When I was a kid, a hustle was a con or a swindle. Hustlers were dodgy characters in dark corners of smoke-filled pubs or characters in Paul Newman movies.
But now, thanks to the entrepreneurial endeavours of a growing group of British workers, it’s taken on a whole new meaning and business culture that is giving the UK economy a significant boost.
Apparently around 40% of UK workers have a “side hustle” where they run some sort of business on top of their day job. According to research by Henley Business School that number is expected to increase to 50% of the adult population by 2030.
In total, this generates ?72 billion for the UK economy of 3.6% of GDP. That’s too big a number for anyone to ignore and we should be encouraging the entrepreneurial spirit in those willing to put in the graft.
The study found that 45% of ‘side hustlers” consistently work more than 40 hours a week, and a quarter work more than 50 hours a week. Some 30% said they work on their side hustle during holidays from their main job.
Having a second job is nothing new. Over the years many men and women have done this to top up their income to support their families.
But, increasingly it’s to follow an entrepreneurial passion or take on a new challenge. And it’s these people who have the drive to successfully balance both parts of their working life.
The sceptical would think that second-jobbers are looking for a way out from their main employer, but in fact the majority of those questioned for the research say it makes them happier in their main role and have no intention of leaving.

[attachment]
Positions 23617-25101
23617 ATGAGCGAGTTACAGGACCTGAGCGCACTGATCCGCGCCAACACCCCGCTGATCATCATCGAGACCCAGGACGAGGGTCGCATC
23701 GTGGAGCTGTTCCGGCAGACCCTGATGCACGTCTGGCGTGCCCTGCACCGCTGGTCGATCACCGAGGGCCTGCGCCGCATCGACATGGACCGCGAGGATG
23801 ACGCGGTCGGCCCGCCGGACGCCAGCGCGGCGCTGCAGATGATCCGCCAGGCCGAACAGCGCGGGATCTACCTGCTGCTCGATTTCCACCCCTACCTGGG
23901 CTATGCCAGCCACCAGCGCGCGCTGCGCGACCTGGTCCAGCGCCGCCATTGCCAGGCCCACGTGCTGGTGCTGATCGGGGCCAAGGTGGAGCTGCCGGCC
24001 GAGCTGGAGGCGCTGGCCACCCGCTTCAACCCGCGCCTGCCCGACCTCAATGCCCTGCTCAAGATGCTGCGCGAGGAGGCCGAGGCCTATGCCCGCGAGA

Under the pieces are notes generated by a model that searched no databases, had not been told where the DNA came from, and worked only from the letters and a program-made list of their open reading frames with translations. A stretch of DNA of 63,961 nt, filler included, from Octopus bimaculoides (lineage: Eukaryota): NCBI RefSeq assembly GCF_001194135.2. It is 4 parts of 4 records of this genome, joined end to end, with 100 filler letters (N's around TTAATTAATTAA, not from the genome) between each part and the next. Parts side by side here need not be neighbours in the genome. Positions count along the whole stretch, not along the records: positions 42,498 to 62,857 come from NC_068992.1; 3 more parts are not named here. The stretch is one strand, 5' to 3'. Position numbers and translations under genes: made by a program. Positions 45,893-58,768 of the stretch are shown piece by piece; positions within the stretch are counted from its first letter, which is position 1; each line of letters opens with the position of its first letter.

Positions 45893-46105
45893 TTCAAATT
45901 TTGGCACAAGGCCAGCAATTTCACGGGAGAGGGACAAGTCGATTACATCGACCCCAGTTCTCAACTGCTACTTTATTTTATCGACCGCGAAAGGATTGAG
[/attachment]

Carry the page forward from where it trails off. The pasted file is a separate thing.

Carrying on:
It’s a great way to keep top talent because if they can successfully perform for their employer and run a business on the side everyone’s a winner!
And if the side hustle really takes off then fair play to them, they deserve to take it forward. After all, many big businesses started off in someone’s bedroom or garage and have gone on to be successful, employ people and make a positive contribution to the economy.
According to the report many businesses don’t have a plan to deal with these 21st Century hustlers, but that implies its needs to be controlled or restricted. Of course, if it impacts on their performance in their everyday job that would need to be dealt with in the same way as if anything else was affecting their productivity.
But if they are effectively balancing both jobs then there is no issue for me. In fact, they should be encouraged and even incentivised to pursue both endeavours.
After all, their colleagues are potential customers literally on their doorstep and some entrepreneurial companies might offer advice, support and even investment to help them.
What can change though is the access hustlers can get to other forms of support with government agencies, mentoring groups and the like being available at evenings and weekends so they can get the help they need to progress their infant businesses without being at the detriment of the their employers and main source of income.